The stiff and predictable twelfth must have stood in marked contrast to the fourth: The earlier symphony is both astonishingly lively and tremendously difficult to comprehend. I first listened to it on disc when I was 18 or 19 years old and, while it made an impression — it and Lady Macbeth were, for a time, at least what I stated as my favorite of the composer’s works — it took a few years and many repeat listenings before I developed any recall of what the music specifically sounds like. Even then, that interior sense of the music felt for a long time more like mere familiarity with its landscape than an intuition of its structural logic. The symphony is roughly an hour long (compared to more recent recordings, Kondrashin’s can sound noticeably speedier, sometimes mercifully so), with two enormous outer movements sandwiching a relatively petite, nine-minute intermezzo. As mentioned previously, it owes a substantial debt to Gavriil Popov’s earlier first symphony in its overall effect and some of its details — its dramatic pauses; its long, rhapsodic movements; its sheer, brazen gigantism — but Shostakovich’s symphony is also strongly influenced by the sprawling psychodramas of Gustav Mahler, seemingly much more than Popov’s is. Outside of these formal borrowings, the music sounds a good deal like Shostakovich’s heaviest earlier works, most closely Lady Macbeth and his three ballets — although, despite the symphony’s intensity, it reminds me less of the more thoughtful Golden Age than The Limpid Stream. That may be because both The Limpid Stream and the symphony use a more conventional orchestra than the earlier ballet’s saxophones and flexatones (although the band for the fourth is monstrously outsized) but, more deeply, the fourth symphony feels in many places like a great, dark built up out of hollow-sounding dance music gestures, as though the composer had dynamited his final ballet and assembled a tragic, Mahlerian symphony out of the shards.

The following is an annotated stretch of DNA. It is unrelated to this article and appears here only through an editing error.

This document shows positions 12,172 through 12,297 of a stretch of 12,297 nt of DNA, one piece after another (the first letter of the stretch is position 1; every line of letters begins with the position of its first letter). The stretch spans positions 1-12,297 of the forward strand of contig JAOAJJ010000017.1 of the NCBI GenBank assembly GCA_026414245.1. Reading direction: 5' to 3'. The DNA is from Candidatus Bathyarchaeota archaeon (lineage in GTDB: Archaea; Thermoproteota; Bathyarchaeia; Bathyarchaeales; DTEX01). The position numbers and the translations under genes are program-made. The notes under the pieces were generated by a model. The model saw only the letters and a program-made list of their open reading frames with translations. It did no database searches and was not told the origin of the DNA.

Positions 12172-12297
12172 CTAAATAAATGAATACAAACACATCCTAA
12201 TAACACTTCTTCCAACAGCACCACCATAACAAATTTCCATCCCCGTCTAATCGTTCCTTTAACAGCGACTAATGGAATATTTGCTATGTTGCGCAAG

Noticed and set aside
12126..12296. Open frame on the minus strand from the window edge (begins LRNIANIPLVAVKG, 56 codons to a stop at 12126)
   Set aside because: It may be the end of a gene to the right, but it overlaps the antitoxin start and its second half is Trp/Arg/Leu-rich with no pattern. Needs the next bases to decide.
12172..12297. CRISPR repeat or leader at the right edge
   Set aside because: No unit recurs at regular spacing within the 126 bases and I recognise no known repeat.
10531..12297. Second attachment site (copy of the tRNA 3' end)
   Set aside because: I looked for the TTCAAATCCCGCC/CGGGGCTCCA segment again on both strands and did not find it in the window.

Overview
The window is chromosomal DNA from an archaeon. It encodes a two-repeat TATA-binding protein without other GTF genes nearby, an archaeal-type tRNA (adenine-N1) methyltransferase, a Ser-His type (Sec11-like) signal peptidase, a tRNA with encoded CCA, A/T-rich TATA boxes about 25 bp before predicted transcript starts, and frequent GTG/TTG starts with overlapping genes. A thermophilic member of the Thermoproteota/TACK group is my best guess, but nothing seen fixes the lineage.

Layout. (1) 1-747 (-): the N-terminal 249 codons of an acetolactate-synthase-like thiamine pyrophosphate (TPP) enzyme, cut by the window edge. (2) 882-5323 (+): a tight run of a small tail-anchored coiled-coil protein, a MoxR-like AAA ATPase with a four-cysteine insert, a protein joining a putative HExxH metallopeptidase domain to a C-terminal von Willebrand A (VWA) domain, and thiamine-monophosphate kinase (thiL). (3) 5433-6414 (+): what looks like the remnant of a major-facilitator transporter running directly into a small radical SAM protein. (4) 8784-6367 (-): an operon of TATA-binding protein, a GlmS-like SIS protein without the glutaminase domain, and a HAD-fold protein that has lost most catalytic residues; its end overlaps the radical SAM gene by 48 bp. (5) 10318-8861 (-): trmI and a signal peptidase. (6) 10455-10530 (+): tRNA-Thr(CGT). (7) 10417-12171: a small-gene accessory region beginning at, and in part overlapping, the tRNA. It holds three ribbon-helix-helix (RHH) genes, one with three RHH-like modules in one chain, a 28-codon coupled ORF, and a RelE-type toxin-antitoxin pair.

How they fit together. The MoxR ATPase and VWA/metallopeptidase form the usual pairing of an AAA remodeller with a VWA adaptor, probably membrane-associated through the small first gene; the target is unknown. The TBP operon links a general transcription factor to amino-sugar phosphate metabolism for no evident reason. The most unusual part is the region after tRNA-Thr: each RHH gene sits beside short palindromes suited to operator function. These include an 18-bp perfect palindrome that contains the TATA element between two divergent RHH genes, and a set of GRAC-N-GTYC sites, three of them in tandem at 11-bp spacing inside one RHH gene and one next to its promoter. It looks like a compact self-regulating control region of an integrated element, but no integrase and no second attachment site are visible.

The work opens with the wind-instrument shriek excerpted above, a more acerbic version of the brusque orchestral sneeze that Popov leads with. This proceeds straight into the first movement’s first main theme, an angular and deliberately unhummable tune, played over a stomping beat:
The movement goes on to introduce a second, more lyrical theme (although it is never treated too lyrically) and develops these in a way that resembles, broadly and abstractly, a traditional first-movement scheme, most clearly in a recognizable return to the opening theme shortly before the movement’s end. As in the third symphony, though, Shostakovich seems to try to bury the relationship to the older symphonic form, and the effect is that of a constantly forward-moving musical front whose direction, while chaotic, is also seemingly linear. A couple of prominent setpieces occur within this wash of music — a screamingly fast fugato passage, a cinematic series of ominous crescendos — but I think the scope of expression within the movement is easiest to suggest by flagging a few different appearances of its first theme. After its aggressive, abrasive first statement (excerpted above) it very recognizably returns about twelve and a half minutes in, transformed with very slight changes into something like a carousel-organ tune: